• Focus on individual outliers – those who may be highly anxious and not speak up about their situations. Provide reasonable workplace accommodations and encourage staff to address chronic or disabling anxiety patterns.
  • Leaders may need a refocusing/training on having challenging but productive and compassionate workplace conversations.
  • Important that leaders get support for themselves and their stresses and wellbeing impacts – role model vulnerability and realness.
  • Many family members of employees have access to Benestar’s My Coach service. As leaders, you may want to share such benefits with your team, especially if they are having difficulties at home.


Empathic Leadership in the Face of Organisational Change

Constant change is a reality for many organisations, be it structural change or responding to broader societal change. That’s implicit in what’s going on in wider society. So leaders must remember what might sit behind why people behave the way they do. For example, individuals who appear “difficult” and oppositional on the surface may be reacting to change, stress and anxiety. As a leader, taking an empathic approach and taking the time to have those individual conversations is essential.Leaders must engage with people and remember that their resistance may be led by fear. So what do we do as leaders?

Don’t be afraid to have empathic validating conversations - we should not underestimate the importance of listening, understanding, and validating people’s experiences. When we’ve been able to do that, we can build more of a sense of trust and connection with staff and an openness to engage in problem-solving conversation.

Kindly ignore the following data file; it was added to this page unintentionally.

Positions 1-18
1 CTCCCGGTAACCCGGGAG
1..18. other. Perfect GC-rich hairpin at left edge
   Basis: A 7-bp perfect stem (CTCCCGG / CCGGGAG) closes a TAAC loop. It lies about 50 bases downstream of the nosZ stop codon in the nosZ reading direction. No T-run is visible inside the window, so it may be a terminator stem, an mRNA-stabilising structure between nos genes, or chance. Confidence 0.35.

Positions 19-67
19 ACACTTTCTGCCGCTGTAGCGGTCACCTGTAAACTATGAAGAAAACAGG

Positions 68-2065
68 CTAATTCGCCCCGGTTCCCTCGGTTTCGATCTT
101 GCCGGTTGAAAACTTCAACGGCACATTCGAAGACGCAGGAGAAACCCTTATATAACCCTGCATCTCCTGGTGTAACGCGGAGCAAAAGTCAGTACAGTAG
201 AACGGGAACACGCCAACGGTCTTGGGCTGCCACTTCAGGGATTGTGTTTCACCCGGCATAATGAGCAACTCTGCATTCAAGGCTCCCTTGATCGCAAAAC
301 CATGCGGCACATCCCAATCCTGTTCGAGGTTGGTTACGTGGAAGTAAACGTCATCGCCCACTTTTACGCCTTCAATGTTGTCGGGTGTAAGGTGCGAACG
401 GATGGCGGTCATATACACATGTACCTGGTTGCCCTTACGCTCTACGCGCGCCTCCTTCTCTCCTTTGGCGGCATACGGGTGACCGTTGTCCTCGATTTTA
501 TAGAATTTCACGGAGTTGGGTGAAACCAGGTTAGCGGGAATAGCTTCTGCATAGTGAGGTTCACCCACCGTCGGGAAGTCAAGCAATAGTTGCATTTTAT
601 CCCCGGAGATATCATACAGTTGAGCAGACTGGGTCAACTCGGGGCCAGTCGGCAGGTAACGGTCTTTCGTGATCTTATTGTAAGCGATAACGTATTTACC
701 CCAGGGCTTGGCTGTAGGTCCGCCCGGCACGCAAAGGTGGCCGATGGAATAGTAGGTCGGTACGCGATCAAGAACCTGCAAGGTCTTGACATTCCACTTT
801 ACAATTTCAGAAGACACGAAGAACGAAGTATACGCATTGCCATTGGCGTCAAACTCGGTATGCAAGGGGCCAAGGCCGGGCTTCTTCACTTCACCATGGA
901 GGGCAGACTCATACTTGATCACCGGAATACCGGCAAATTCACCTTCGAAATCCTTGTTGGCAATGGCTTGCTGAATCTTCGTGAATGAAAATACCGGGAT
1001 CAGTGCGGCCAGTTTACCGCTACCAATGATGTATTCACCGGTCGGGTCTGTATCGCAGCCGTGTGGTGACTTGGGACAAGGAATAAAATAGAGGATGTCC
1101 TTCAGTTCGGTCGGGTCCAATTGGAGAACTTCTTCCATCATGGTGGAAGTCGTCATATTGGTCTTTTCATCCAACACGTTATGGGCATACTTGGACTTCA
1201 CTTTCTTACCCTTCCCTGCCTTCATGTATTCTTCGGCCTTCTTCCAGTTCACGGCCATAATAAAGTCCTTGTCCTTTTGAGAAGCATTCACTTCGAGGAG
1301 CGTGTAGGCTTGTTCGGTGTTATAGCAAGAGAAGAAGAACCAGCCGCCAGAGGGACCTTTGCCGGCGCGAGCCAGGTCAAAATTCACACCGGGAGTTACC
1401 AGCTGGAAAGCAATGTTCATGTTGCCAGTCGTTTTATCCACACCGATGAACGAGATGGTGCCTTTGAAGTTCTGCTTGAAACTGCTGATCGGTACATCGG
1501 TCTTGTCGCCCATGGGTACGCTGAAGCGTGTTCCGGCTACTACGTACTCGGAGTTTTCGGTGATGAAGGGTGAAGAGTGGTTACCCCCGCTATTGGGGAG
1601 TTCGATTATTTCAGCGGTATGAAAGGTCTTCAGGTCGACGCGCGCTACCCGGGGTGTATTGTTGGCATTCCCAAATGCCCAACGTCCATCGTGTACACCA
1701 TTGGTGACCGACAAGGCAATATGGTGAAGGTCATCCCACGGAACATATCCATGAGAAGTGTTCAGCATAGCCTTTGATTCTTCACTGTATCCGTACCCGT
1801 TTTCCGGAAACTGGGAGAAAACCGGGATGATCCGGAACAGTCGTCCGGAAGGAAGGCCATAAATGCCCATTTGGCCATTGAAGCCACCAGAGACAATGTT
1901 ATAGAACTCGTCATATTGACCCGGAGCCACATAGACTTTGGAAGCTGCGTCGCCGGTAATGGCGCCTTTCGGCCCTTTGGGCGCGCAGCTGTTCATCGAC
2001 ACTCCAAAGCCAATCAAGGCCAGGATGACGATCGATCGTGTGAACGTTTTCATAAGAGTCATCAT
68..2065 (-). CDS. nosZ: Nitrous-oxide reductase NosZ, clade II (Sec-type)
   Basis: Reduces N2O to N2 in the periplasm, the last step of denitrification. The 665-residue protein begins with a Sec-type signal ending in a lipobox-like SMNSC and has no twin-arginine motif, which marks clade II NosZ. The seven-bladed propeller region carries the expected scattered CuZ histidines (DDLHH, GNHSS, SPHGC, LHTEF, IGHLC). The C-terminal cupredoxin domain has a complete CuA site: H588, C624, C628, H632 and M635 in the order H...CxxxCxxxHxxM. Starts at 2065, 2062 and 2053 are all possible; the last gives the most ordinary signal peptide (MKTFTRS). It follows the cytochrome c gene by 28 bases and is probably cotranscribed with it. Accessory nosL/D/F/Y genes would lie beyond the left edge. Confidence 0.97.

Culture reset can be a helpful exercise to refocus and realign a team or workplace. However, it needs to be an intentional action that takes time. We know that busy leaders may not have time when trying to get the work done in the organisation. Still, it can be hugely worthwhile to either do it yourself or have someone come and facilitate a team conversation about what the new work culture work world looks like. How can we collaboratively develop ways forward that will work for all of us to reduce the chance of us essentially fighting each other about this?

Even if you are exclusively working from home, there are still ways in which we can cultivate a sense of meaningful connection, even if it’s through a Zoom screen. The trick is to prioritise it and to be intentional about making time. Businesses need to ensure that we are making that time and effort.

Also, leaders need to be walking the walk and talking the talk, having those crucial conversations, getting to know their team members and making them feel that their concerns are valid and normalised to explore how best to offer support.

What is the difference between macro-management, the way we work, compared to micro-management?

Macro-management is about focusing on the big picture and being less focused on the fine details. Micromanagement is a low-trust approach that manages people’s time and tasks in minute detail.

Instead of being a micromanager, ask yourself, “what’s the big picture here?”

  • What are we trying to achieve?
  • What are the most important things we want you to focus on?
  • What does success look like?

Let people know they’re doing an excellent job to know they are valued. There’s a place to let people know what’s not going so well, but only after you’ve been careful about reminding people about the big picture. Macromanagement means spending most of your time focusing on the big picture. A leader’s role is to bring that perspective to the team.

Sharing a vision ensures people know why they’re doing what they’re doing and the common goal. It’s usually those things, those intrinsic motivators, that keep us going during difficult times. As leaders, encouraging people to tap into intrinsic motivators of values allows for a better level of engagement, even through volatile and uncertain times.